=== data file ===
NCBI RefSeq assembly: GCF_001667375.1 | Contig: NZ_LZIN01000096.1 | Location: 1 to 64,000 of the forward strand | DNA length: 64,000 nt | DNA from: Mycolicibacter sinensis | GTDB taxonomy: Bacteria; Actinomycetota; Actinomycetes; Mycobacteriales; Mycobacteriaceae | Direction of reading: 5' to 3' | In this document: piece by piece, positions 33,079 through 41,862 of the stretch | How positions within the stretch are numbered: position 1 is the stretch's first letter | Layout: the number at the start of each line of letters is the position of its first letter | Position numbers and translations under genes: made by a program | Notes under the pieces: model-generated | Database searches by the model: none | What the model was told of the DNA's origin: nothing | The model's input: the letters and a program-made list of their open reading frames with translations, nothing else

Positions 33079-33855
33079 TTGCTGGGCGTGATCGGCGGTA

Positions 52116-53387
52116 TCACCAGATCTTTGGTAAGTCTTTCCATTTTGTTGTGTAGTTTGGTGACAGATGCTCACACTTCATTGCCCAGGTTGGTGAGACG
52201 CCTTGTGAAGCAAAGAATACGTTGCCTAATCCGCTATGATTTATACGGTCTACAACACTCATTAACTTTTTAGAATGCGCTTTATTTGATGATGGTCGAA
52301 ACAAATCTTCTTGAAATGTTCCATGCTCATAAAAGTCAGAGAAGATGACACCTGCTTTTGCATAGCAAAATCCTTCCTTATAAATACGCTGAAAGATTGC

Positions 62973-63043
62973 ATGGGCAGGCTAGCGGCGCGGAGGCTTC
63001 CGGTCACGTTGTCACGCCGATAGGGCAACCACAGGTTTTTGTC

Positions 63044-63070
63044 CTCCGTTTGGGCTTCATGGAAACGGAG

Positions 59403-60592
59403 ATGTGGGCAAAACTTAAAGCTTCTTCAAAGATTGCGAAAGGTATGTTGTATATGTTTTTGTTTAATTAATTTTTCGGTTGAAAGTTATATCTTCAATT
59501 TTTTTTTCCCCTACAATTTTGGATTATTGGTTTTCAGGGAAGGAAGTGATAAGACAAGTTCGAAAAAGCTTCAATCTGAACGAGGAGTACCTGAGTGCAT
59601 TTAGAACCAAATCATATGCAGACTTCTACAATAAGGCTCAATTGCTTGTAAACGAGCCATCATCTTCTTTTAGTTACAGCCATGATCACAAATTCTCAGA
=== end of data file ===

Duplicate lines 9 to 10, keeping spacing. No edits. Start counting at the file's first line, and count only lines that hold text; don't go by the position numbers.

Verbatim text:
62973 ATGGGCAGGCTAGCGGCGCGGAGGCTTC
63001 CGGTCACGTTGTCACGCCGATAGGGCAACCACAGGTTTTTGTC